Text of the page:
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'Brooklyn Nine-Nine,' 'Last Man Standing' and other shows that switched networks

Andy Samberg stars in  "Brooklyn Nine-Nine."

Andy Samberg stars in  "Brooklyn Nine-Nine." Credit: FOX/John P Fleenor

In reprieves for a pair of beloved series, “Brooklyn Nine-Nine” will jump from Fox to NBC next fall, while “Last Man Standing” moves from ABC to Fox. Unusual, yes, but far from unprecedented: While rare in recent years, there have been many instances of shows jumping from one network to another between seasons.

Reasons vary from show to show, network to network. NBC quickly picked up "Brooklyn" because it has a cult following and happens to also be produced in-house. Fox wanted "Last Man" because of what might be called the "Roseanne" effect — the Tim Allen show appeals to conservative viewers.   

Here's a look at some other notable network switches:

“Buffy, the Vampire Slayer,” from the WB to UPN, 2001: “Buffy” effectively launched the WB, but after five years there, its owner, 20th Century Fox, decided to go shopping. The result: a 44-episode, $102 million deal with UPN, which was still looking for some mojo, even after nearly a decade on the air. Creator Joss Whedon used the opportunity to pay back a former WB chief, who had dismissed “Buffy's” importance to the WB, telling Variety, "I've been dumped by my fat old ex, and Prince Charming has come and swept me off my feet.” But the prince turned into a frog: “Buffy” lasted only a couple more seasons.

“Diff'rent Strokes,” NBC to ABC, 1985. For its eighth and what would become final season, “Diff'rent Strokes” made the leap from NBC to ABC. Ratings had tumbled at NBC by the seventh, but ABC was desperate. This move was also the beginning of what would come to be known as the “Strokes” curse: Star Todd Bridges — Willis Jackson — was arrested during the season and later charged with making a bomb threat against a car repairman who had taken too long to fix his car. (Other troubles would follow other cast members — most famously, Dana Plato.) The show was canned after 19 episodes.
"Wagon Train,” NBC to ABC, 1962. The reason why the top-rated show on television would jump to the bottom-rated network in 1962 remains one of the enduring mysteries of a mysterious business. But it's fair to assume that the silent hand of MCA chief Lew Wasserman was behind this one. Wasserman, and MCA, controlled the NBC prime-time schedule, as producer and packager of more than a dozen series there. Why did Wasserman take his top performer from NBC to also-ran ABC? Perhaps to establish his influence there, too? "Train" never regained its dominance at ABC.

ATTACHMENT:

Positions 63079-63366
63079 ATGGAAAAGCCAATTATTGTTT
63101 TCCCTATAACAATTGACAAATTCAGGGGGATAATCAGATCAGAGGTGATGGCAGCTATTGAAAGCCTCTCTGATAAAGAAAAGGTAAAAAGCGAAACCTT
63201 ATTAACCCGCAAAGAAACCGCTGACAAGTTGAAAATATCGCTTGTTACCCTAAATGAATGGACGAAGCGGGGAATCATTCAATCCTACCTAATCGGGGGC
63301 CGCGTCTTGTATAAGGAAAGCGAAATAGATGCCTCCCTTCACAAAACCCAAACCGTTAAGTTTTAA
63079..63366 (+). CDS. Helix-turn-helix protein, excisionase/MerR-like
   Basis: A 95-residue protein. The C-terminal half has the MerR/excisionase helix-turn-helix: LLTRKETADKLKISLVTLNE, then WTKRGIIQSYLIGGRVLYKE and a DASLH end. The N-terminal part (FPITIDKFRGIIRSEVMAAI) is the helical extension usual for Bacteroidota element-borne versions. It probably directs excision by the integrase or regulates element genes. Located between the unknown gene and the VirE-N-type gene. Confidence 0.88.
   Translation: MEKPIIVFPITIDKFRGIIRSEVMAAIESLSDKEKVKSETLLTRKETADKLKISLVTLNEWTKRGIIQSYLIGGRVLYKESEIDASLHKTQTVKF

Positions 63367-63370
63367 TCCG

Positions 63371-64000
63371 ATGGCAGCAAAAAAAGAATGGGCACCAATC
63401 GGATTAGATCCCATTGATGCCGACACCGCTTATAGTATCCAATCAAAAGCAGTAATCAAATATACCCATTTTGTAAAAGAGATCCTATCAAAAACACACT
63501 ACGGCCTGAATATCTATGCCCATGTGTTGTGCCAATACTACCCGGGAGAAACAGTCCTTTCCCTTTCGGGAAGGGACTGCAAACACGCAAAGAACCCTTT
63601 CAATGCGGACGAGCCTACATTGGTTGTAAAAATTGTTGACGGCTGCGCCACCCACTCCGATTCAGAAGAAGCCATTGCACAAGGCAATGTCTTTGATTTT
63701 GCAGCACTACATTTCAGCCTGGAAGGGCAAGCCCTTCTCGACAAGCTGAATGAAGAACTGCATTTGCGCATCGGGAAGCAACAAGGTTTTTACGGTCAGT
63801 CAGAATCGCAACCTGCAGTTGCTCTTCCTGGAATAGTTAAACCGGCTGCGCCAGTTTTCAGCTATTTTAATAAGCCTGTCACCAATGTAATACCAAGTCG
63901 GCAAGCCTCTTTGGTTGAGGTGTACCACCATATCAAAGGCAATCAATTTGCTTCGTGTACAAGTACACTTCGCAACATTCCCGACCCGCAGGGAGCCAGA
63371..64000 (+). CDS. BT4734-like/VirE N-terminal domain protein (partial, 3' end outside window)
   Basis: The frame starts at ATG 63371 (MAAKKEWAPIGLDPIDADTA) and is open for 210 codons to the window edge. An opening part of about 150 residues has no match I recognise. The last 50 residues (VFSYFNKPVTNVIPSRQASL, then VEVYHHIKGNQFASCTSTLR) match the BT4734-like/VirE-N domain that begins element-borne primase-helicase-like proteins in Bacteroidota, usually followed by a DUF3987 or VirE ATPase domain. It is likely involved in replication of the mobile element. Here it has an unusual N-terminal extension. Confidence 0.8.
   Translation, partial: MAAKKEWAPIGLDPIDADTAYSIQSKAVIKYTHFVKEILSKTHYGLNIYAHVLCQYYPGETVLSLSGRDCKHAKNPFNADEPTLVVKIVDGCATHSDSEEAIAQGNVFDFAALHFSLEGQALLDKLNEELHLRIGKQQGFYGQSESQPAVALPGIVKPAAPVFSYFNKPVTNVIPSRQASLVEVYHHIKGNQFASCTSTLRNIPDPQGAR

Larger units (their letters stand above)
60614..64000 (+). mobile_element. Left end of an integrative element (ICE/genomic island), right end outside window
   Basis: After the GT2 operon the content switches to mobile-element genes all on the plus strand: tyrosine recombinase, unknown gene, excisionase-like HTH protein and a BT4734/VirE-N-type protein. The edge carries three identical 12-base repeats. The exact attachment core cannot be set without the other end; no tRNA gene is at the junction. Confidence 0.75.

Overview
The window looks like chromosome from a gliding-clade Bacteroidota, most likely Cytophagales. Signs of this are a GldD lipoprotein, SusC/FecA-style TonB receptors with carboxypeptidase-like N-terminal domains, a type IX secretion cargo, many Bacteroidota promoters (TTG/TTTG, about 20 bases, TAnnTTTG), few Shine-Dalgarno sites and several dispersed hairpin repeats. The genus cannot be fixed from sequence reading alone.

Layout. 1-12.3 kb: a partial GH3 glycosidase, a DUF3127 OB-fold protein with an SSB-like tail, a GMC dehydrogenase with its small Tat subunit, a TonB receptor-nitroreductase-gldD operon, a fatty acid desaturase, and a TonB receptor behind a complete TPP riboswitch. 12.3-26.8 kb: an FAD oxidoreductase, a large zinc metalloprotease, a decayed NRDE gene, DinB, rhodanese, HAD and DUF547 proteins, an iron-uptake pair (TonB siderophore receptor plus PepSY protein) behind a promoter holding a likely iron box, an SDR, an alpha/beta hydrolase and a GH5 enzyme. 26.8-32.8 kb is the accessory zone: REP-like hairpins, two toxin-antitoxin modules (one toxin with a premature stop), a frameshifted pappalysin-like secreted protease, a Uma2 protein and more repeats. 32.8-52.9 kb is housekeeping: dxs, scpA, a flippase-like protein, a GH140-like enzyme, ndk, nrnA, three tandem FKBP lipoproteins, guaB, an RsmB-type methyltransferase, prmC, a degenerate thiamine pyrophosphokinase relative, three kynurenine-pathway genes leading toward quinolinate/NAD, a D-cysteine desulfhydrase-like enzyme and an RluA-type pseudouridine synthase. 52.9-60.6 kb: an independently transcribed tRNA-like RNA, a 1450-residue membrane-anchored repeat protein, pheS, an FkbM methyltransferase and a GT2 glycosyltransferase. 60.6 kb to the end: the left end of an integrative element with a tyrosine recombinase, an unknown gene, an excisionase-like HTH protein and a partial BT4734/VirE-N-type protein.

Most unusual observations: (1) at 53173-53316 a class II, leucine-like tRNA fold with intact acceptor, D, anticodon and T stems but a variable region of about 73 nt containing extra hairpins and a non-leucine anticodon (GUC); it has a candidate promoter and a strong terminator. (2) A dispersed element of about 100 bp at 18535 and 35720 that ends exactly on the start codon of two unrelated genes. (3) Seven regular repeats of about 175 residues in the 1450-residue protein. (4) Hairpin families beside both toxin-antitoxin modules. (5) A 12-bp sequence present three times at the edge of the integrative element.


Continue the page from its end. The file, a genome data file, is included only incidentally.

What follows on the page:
“Taxi,” ABC to NBC, 1982. “Taxi” — one of the most honored series in TV history to this time — had a couple of bad breaks at ABC. First, the network moved it from Tuesdays to Wednesdays, where the audience largely abandoned it. Then, ABC decided to turn into the Aaron Spelling Network. No room anymore for this smart, brassy, bomb thrower of a sitcom. ABC dumped the series, and HBO immediately made an offer that was promptly topped by NBC, then under the leadership of Grant Tinker, who had earlier produced it at MTM, the production company he ran with Mary Tyler Moore. Tinker paired it with a fledgling “Cheers.” “Taxi” faltered, “Cheers” was another story.

“Father Knows Best,” CBS to NBC, 1955. In one of the worst programming moves in history, CBS — or rather the sponsor, Kent Cigarettes — canceled “Father” after just one season. Fans revolted, a new sponsor (Scott Paper) stepped in and NBC took the show. It instantly became a Wednesday phenom, and on a number of other nights, too. “Father” lasted until 1963.

“My Three Sons,” ABC to CBS, 1965. In arguably the second-worst programming move ever, ABC dropped “Sons” after four seasons because it didn't want to pay the additional cost of producing it in color. CBS happily paid, and “My Three Sons” went on for another eight seasons — in color. Even now, “Sons” — with more than 300 episodes — is one of the most successful comedies in TV history.

“JAG,” NBC to CBS, 1997. Finally, an instance of a network jump that reverberates to this day. Creator Don Bellisario sold this show to NBC, where it lasted but one season. When it was canceled, he claimed he “already” had offers from ABC and CBS. He went with the latter and the rest is . . . well, you know. “JAG” lasted until 2003, by which time it had spun off “NCIS.” What happened with NBC? "[NBC] wanted action, and I wanted a mix of legal [drama] and action," he later told the Chicago Tribune. CBS chief Leslie Moonves made the adjustment and added co-lead Catherine Bell. Bellisario said Moonves “took great delight in the fact that it was part of the building block that started the CBS turnaround.”

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